God has a purpose for the assembly of the righteous. For one thing, it is more of a spiritual necessity than a legal requirement. If you gather with fellow believers out of a sense of obligation, you are gathering for the wrong reason. "Forsake not the assembling of yourselves together" (Heb. 10:25) is more an exhortation than a commandment--and there is a difference. A commandment presumes a fundamental tendency to draw back from God. An exhortation postulates a primary inclination to Him. In the first, people are alienated, in the second, they have been reconciled. This is a critical distinction.

In salvation, a transformation takes place that alters the approach to the transformed. This is indicated by a marvelous Pauline expression. When dealing with those living beneath their privileges as the sons of God, he verbalized confidence in their ability to recover and progress. " . . . having confidence in you all . . . " (2 Cor. 2:3). "I rejoice, that in everything I have confidence in you" (2 Cor. 7:16). " . . . because of great confidence in you" (2 Cor. 8:22). "And we have confidence in the Lord concerning you . . . " (2 Thess. 3:4). "Having confidence in your obedience . . . " (Philemon 21). "For I am confident of this very thing, that He Who began a good work in you will perfect it until the day of Christ" (Phil. 1:6). When people are "in Christ," this type of confidence is warranted. Now what appears as a harsh commandment becomes a strong appeal to the "new man," resident in every believer.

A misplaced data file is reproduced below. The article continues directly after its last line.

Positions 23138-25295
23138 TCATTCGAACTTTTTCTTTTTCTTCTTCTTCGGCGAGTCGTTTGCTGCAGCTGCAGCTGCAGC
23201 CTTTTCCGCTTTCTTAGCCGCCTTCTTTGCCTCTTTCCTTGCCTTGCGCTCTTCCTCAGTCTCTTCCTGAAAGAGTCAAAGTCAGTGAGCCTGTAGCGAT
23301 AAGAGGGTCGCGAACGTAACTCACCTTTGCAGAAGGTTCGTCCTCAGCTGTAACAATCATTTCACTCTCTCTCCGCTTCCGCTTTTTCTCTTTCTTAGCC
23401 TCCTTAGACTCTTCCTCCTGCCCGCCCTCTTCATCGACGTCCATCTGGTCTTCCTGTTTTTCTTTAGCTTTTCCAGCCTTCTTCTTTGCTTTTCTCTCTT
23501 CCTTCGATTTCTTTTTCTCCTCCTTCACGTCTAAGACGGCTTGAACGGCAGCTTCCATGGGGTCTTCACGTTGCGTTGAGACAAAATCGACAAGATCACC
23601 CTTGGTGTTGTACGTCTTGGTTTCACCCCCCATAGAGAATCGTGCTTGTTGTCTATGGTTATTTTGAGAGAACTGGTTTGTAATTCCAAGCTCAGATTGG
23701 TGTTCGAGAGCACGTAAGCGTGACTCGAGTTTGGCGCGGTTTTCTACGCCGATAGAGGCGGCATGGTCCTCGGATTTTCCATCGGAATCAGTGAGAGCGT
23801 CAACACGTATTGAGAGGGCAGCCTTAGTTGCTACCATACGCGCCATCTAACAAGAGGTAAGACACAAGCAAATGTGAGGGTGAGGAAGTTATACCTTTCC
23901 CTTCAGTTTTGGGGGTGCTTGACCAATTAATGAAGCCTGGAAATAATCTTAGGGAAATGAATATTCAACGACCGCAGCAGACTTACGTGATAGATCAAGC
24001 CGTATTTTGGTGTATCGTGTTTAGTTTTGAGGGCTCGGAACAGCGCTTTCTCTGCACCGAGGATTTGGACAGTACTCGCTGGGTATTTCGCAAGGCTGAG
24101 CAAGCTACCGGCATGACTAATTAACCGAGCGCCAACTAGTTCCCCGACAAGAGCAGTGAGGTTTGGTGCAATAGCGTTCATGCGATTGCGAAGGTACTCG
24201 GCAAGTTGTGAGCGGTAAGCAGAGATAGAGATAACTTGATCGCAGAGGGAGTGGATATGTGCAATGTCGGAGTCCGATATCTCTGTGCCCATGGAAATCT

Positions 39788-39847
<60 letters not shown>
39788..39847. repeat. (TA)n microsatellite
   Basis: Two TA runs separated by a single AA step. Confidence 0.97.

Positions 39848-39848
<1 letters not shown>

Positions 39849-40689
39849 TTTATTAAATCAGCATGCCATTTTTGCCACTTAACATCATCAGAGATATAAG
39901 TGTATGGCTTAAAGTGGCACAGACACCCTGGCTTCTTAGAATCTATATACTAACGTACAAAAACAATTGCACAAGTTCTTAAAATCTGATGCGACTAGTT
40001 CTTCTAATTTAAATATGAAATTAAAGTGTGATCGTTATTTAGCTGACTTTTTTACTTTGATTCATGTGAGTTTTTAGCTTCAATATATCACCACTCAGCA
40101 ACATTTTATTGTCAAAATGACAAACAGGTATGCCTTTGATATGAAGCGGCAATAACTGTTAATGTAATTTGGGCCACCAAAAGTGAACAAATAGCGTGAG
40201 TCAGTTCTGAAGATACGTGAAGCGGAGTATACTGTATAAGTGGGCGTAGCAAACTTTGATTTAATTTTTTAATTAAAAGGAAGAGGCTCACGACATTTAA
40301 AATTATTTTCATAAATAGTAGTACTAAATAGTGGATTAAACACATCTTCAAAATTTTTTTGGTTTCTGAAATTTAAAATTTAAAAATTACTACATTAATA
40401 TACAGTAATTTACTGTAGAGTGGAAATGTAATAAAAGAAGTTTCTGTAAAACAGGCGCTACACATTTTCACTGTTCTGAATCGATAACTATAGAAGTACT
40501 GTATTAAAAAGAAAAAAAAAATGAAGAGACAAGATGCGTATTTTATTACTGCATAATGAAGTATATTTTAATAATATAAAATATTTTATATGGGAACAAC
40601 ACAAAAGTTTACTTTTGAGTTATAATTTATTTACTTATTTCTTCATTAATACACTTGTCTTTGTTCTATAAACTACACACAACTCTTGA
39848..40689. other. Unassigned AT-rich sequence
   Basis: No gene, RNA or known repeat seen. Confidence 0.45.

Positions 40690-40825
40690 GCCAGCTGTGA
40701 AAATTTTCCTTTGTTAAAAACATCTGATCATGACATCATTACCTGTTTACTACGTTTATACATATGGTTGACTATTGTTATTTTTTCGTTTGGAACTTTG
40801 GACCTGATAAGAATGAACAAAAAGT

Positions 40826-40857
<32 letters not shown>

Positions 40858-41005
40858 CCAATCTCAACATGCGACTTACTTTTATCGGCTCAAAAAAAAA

The assembly is a place where Christ ministers in a special way. "But speaking the truth in love, may grow up into him in all things, which is the head, even Christ: from whom the whole body fitly joined together and compacted by that which every joint supplieth, according to the effectual working in the measure of every part, maketh increase of the body unto the edifying of itself in love" (Eph. 4:16). While this ministration is not confined to the assembly, it is concentrated there. Working through the various members of His body, spiritual growth is realized at the personal and collective levels. This is why Jesus is in our gatherings. With this in mind, recall His wonderful promises: "For where two or three are gathered together in my name, there am I in the midst of them" (Matt. 18:20). It is truly Christ, "the Head" that causes the "joints and bands" of the body to emanate qualities and expressions that minister "nourishment" to the body, thereby producing growth (Col. 2:19). There is no substitute for this appointed means of nourishment.